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From the Mythic Delirium Books archives • Mythic Delirium Books

From the Mythic Delirium Books archives


From Mythic Delirium, Issue 20, Winter/Spring 2009


In the Astronaut Asylum


Kendall Evans and Samantha Henderson


Illustration by Don Eaves and Terrence Mollendor.

Read by Kendall Evans and Samantha Henderson


“I gave my life to guesswork on the ambiguous hope the stars could be real” From “Asylum for Astronauts” By Bruce Boston & Marge Simon I. The Saturday Night Dance Come all ye to Bedlam Town When sun come up the stars go down When stars go down beneath our feet Then ’tis a merry time to meet In the Astronaut Asylum Events sometimes transpire As if on the second planet out From Aldebaran Ex-Astronauts are madmen They dream of decaying orbits And the passionate embrace Of isomorphic aliens The doors of the asylum Are like airlock doors Aboard a starship Or perhaps like wheeled hatches Between pressurized chambers In a submarine In the Astronaut Asylum Even the doctors and the staff Often believe they are on Mars Inhabiting sheltered underground corridors And cabins Or strapped in shipboard limbo Somewhere between the stars Two or three moons (Or four or more) Often orbit Above the asylum (Or below) The astronauts are falling, falling Into agonized writhing Within the sweat-soaked sheets And stiff cotton straight-jackets Of Interstellar Nightmares (& Yes, we perceive the weak ones On the far side of the bars; Sometimes they come for interviews During visiting hours) Some of the Astronauts Refuse to remove their spacesuits Even for the Saturday Night Dance & Oft-times when Earth’s moons align They dance upon Asylum ceilings II. The Asylum’s History I asked of one mad Cosmonaut: What is your wish? What do you want? “To travel faster than light speed Upon my sturdy Bedlam steed” Once upon a time In France, a hilltop monastery Remodeled During the early 1900’s Into an observatory The 21st century asylum retains The three distinctive domes Refurbished Minus telescopes The central dome is pressurized With an exotic atmosphere The star-farer who resides therein The only one who might survive inside— I know Because the other patients Told me so III. Theories of Madness Come, let’s go to Bedlam Street Star-faring ladies for to meet Who stare transfixed upon the glow Of Earthly seas above, below During Thursday’s group therapy session One of the west-wing Astronauts Advances her innovative theory: Here is the secret (don’t flinch While I whisper in your ear; you know, Despite that pinched lip, that glazed look You carefully cultivate, pretending that None of this has any, Anything to do with you), here ’tis— All go mad, not just the far-travelers, Not just those surfers of light-speed, Not merely those who’ve dared the wormholes, No— All. Somewhere out past the orbit of the moon Madness comes— Slow, mind, for those who think they travel safe, Travel sane and measured— Sometimes they die before the disease rooted deep Within them hatches, Like an alien egg Unleashing what into our minds? What fungus grows about our eyes Before we succumb? Live long enough, and it comes to this. The Cosmonauts in the East Wing Offer contradictory explanations Maintaining the human body Is like a SETI antenna Receiving messages From diverse alien civilizations Strewn throughout our Milky Way Galaxy, and beyond They fashion crinkled aluminum foil helmets To ward off the signals Shielding themselves From interstellar insanity And the maddening music Of the spheres IV. A Conversation With Your Uncle-Astronaut On Bedlam Row, in madman’s mire We orbit swift, a dizzy gyre Or bask in dying stars’ dim glow And dream of things you’ll never know Or maybe you are the Astronaut-Uncle, Visiting on the landscaped grounds At a picnic table In sunlight Out past the triple dome shadows During a moment so real (despite taking place within Asylum gates) You perceive each leaf of grass, Every blade-shadow As one of you turns toward the other And says: “Listen— After the last Apollo Mission I felt concerned Mankind had forgotten how to walk Upon the Moon—” One of you pauses, Contemplative of a cloud And the unseen daylit stars beyond. “Now, after being stranded on Ceres, After penetrating the surfaces Of Jovian moons And dancing upon Asylum ceilings, I feel confident One might step anywhere.” V. The Youngest Cosmonaut Come with me to Bedlam Row And see the mad go to and fro These Astronauts who only trust Their phantom bags of lunar dust One of the cosmonauts Is only 6 years old On the cusp Of becoming five Suffering from reverse entropy Ever since his final re-entry This is either gospel truth Or perhaps the staff Has confused him With someone else One of the orderlies Recently lamented: “Communication is impossible We record his words & Run the tapes backwards “But no one can recall: Precisely what was it he said In his reverse Russian When he last spoke to us Tomorrow?” VI. Epilog Three Cosmonauts Inexplicably disappeared During the recent solar eclipse & No one could explain The staff’s panic attacks Slip Bedlam’s locks, Hide Bedlam’s Keys; We’ll drown beneath These star-filled seas On nights when the moon is full The Astronauts stride Thru sparkling lunar dust Traipsing asylum corridor floors all aglow Leaving luminous footprints to follow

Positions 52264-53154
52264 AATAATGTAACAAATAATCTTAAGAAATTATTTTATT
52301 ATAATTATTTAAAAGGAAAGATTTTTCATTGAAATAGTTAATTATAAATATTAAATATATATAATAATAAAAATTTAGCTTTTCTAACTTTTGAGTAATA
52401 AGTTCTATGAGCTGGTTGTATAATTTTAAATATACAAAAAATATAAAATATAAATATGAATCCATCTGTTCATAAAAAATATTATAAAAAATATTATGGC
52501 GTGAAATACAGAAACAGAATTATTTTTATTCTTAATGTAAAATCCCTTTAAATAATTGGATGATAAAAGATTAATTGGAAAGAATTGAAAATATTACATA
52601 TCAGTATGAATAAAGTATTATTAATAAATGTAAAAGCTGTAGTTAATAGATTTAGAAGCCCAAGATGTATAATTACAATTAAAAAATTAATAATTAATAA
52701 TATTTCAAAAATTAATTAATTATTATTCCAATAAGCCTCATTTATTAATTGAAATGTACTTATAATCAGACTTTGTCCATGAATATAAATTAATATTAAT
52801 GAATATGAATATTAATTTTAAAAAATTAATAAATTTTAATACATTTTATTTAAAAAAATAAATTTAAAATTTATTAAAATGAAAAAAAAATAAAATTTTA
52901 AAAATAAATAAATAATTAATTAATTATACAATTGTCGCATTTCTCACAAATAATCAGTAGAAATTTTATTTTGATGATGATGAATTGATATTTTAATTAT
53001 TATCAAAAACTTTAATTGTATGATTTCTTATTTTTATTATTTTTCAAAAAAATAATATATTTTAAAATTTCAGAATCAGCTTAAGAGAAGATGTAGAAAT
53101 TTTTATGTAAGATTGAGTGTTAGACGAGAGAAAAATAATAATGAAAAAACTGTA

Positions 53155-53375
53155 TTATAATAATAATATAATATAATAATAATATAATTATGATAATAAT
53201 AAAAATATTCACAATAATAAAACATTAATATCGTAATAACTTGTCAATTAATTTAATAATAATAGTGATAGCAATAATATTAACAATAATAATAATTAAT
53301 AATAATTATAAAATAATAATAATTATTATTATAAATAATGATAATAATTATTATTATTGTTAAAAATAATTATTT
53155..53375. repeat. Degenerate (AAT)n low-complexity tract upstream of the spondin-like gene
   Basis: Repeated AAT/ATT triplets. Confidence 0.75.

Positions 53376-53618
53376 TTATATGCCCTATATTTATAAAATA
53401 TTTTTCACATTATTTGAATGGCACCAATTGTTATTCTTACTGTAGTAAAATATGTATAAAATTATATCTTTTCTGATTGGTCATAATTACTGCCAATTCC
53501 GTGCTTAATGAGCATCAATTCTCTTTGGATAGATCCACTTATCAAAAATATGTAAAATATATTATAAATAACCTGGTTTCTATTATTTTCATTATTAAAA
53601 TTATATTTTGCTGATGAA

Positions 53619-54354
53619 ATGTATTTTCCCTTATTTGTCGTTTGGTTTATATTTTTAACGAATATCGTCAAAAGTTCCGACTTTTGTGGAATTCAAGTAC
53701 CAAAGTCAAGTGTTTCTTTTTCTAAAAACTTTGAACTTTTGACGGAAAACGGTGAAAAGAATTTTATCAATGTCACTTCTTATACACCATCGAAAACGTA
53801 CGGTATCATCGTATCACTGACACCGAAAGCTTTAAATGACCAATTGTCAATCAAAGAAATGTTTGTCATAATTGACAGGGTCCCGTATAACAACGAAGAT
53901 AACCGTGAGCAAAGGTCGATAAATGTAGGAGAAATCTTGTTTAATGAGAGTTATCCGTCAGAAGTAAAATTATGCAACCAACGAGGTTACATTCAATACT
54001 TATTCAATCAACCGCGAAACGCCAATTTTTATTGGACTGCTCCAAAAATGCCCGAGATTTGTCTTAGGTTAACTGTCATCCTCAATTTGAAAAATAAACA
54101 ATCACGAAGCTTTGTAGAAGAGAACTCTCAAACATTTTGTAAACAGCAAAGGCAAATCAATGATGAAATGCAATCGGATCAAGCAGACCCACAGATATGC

“In the Astronaut Asylum” and accompanying illustration first appeared in Mythic Delirium, Issue 20, Winter/Spring 2009. “In the Astronaut Asylum” copyright © 2009 by Kendall Evans and Samantha Henderson; Illustration by Don Eaves and Terrence Mollendor, copyright © 2009. Voice recording by Kendall Evans and Samantha Henderson, © 2010; all rights reserved. This poem and illustration may not be reproduced in any form without the authors’ and artists’ express written permission.